In a media environment weary of big events and relentless political and social upheaval, creative activism emotionally re-engages bystanders with the protest movements that - sometimes inspiring, sometimes irritating - can persist for months.
Activists are increasingly using creative strategies for advancing their work in new and surprising ways. Think 2010’s Arab Spring, the global Occupy movement, and most recently Hong Kong’s Umbrella Revolution.
Emerging forms of hybrid online/ offline creativity and permutations of creative communities are changing the ways activists and social movements do their jobs.
The People’s Puppets are a branch of the Occupy movement that continue to expand their creative reach post-2011 and the disbanding of Zucotti Park. Groups such as the People’s Puppets and Occupy Museums are using a combination of both digital and old-school craft strategies to reach new audiences, maintain communities, promote anti-capitalist values, and work toward tangible social change.
What does this hybrid approach offer creative artists, activists and their publics?
In my current study with Occupy and digital media expert Megan Boler, we focus on the synergies of creativity, pedagogy, and activism.
Our study also considers the socio-spatial aspects of creative activism: from in-the-street actions to web-based communication networks and digital connectivity. Specifically, we celebrate how activists offer DIY strategies to those wishing to become creative activists wherever and whenever they desire by accessing easy-to-use resources such as the Creative Activists’ Tool Kit.
The US-based Center for Creative Activism documents researches these same questions, documenting hybrid coalition-building and serving as a virtual hub for creative protest community-building.
Our study shows that young people today are integrating their civic engagements through community-based and creativity-based collectives and practices. They move easily across and through local/global and online/offline contexts. For the participants of these grass-roots social movements, concerns about capitalism, education, climate, and political engagement cannot be separated.
Acknowledging the links between art and activism is not new. Feminist and performance studies scholars have long noted the public pedagogical function of creativity, activism and the arts. Yet this new creative activism seeks to define creativity against a backdrop of a “networked creative class” that remains exclusionary to the localised, non-networked, and technology-poor.
In the widening gap between the networked and non-networked, what is the social role of creativity? If the pervasive definition of creativity has been flattened toward “innovation” and digitality, can the kind of local craft-based creativity that the Peoples’ Puppeteers deploy be considered “invisible creative labour”?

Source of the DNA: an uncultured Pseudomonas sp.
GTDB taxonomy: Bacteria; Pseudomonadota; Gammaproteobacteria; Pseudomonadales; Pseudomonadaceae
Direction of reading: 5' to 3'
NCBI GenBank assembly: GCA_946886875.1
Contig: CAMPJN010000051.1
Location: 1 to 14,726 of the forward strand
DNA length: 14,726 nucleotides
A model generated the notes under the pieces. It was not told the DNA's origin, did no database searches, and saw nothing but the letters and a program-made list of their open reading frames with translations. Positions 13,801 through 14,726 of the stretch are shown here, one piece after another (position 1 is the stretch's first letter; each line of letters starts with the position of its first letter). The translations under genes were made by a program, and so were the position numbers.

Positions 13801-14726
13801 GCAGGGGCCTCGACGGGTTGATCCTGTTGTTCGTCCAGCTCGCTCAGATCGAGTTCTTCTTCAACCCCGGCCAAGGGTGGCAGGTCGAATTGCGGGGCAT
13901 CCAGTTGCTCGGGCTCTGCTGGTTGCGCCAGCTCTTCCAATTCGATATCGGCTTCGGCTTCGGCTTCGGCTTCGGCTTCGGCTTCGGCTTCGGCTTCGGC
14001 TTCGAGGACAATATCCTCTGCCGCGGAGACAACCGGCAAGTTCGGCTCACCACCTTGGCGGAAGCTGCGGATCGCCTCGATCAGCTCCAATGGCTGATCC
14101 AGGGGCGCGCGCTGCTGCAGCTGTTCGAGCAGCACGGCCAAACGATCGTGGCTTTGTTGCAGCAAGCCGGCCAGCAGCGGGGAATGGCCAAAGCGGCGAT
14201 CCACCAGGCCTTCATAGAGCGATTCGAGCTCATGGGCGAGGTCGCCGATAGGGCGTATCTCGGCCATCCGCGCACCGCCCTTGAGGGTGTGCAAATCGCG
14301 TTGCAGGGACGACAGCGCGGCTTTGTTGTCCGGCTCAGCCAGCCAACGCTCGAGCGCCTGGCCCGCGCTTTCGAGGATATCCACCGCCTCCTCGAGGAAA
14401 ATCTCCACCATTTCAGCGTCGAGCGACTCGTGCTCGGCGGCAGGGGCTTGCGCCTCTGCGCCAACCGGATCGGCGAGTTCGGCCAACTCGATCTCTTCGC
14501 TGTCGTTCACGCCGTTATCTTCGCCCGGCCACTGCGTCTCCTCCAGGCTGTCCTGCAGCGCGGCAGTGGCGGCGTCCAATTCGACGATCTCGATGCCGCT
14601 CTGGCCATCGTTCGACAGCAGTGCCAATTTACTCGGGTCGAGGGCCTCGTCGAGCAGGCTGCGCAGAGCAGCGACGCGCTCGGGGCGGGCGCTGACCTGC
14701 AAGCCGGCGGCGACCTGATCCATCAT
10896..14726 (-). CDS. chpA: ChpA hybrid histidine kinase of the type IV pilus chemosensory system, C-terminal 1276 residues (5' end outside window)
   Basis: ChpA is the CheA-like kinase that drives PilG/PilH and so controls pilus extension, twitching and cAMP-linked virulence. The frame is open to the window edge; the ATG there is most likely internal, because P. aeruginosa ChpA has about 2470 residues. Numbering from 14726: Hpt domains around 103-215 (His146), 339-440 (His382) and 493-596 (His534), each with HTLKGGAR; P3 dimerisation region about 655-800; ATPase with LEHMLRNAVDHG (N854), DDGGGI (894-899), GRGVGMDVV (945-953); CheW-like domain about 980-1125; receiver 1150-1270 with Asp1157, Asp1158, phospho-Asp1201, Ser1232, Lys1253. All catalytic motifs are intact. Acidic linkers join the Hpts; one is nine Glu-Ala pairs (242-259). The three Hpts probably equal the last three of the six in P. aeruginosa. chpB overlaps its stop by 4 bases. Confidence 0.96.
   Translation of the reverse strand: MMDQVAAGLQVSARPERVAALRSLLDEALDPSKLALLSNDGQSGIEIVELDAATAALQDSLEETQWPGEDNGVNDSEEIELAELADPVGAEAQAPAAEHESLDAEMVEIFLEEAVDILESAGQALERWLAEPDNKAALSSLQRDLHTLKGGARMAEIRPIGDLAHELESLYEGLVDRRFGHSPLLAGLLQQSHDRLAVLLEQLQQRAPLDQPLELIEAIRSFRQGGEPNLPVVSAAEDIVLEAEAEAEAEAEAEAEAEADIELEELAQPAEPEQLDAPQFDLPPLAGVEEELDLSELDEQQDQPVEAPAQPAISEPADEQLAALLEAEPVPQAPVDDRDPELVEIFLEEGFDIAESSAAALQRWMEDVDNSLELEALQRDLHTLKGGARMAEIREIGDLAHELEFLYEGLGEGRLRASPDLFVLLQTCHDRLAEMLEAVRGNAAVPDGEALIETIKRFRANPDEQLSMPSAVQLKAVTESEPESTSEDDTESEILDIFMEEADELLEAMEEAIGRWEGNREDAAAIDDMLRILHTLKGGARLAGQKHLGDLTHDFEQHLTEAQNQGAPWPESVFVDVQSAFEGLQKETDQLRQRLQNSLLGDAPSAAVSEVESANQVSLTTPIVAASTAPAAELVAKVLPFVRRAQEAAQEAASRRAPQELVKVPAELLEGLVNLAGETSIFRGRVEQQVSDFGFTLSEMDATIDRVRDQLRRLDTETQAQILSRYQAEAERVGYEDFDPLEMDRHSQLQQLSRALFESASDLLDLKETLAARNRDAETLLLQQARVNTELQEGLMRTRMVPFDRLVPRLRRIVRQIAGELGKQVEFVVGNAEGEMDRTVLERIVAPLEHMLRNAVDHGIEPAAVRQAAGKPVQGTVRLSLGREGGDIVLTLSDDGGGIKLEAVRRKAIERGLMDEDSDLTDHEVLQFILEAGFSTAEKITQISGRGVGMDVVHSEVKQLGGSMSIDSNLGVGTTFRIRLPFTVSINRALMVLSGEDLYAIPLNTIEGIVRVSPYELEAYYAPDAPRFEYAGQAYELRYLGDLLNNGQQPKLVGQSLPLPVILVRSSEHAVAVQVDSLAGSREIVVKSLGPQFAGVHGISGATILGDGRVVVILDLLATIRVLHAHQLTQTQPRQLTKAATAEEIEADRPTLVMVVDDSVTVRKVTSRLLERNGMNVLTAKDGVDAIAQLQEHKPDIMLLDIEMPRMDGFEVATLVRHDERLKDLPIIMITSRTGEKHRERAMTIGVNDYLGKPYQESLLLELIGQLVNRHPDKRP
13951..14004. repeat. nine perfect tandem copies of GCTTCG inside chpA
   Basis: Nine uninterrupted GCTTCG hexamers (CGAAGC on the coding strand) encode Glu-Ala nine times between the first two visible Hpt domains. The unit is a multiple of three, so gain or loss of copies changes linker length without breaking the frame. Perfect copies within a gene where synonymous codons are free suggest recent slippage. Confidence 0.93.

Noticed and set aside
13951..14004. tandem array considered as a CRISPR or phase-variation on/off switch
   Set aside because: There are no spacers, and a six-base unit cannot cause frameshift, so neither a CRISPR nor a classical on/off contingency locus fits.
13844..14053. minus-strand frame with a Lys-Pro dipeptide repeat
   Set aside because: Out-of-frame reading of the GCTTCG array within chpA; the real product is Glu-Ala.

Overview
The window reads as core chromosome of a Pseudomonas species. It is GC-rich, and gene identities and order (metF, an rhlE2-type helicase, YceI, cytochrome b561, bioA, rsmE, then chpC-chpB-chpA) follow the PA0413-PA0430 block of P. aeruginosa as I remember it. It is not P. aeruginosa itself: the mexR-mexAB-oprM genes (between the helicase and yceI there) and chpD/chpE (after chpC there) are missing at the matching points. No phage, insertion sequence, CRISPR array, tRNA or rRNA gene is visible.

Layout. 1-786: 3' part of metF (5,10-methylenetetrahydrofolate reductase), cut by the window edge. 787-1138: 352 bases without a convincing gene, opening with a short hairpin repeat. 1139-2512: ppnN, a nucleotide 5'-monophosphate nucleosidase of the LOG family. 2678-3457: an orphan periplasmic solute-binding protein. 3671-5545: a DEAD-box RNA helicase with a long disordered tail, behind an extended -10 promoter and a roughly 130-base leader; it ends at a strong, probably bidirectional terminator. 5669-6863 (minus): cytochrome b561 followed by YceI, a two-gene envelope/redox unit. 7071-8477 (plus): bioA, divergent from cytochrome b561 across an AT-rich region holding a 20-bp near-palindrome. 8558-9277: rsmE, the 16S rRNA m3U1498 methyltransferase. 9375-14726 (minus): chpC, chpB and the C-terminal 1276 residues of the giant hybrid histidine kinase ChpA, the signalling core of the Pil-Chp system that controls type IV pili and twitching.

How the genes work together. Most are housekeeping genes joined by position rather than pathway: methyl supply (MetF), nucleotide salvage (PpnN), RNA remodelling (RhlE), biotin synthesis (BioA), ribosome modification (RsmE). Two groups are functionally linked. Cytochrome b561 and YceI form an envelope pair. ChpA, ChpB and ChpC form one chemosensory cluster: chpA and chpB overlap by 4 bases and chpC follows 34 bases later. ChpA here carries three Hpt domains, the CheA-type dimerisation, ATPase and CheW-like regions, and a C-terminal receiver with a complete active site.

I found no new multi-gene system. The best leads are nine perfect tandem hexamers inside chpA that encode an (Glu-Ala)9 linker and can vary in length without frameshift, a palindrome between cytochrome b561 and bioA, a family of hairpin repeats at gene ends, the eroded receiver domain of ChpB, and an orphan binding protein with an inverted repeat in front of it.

Enter the need for online/offline hybridity, and what some creative activists call the scalability of an anti-capitalist social movements.
Author and activist Naomi Klein explored these ideas in her recent book This Changes Everything (2014), in which she critiques the “creative capitalism of philanthropist billionaires”.
Klein has long noted the links between capitalism and climate change. As a leader of the massive Peoples’ Climate March in New York City in September 2014, Klein has given voice to the kinds of integrated activism that many young people today see as necessary to affecting lasting structural social change.
Like Klein, much current scholarship notes that digital media is powered by a range of invisible creativities. One powerful example is the Occupy Museums campaign against the building of the Guggenheim in Abu Dhabi, in which the invisible and undervalued local labour of the guest-worker builders are subsumed into global “creative industries” discourses and institutional artworld media campaigns.
Social change is necessarily creative
Nearly 80 years ago, in 1936, cultural theorist Walter Benjamin noted that a new form of “reproducibility” (through film and photography) was changing the social function of art in his day.
In 2015, we are seeing similar seismic shifts in the functions and forms of creativity and its social role precipitated by technological change.
Through using handmade puppets to charm and seduce opponents, The People’s Puppeteers make activist labour both more visible and invisible. Unlike traditional activist marchers, the bulk of their time commitment is spent in the DIY making culture to which they belong.
Carrying the puppets in street actions becomes a performance of fun and belonging that causes some outsiders, including cops and children, to want to join these merry bands of pranksters. Our research shows that this public relation is significantly different from earlier waves of direct action, with massively different effects.
The People’s Puppets of Occupy and other similar activist nodes are truly digitally and spatially hybrid communities of practice. The labour of creating social change today is inherently digital, global, local and imaginative. Creative activist communities embody a new kind of civic engagement that has much to offer citizens from all walks of life.
Read other articles in our Creativity series here.
This article was originally published on The Conversation. Read the original article.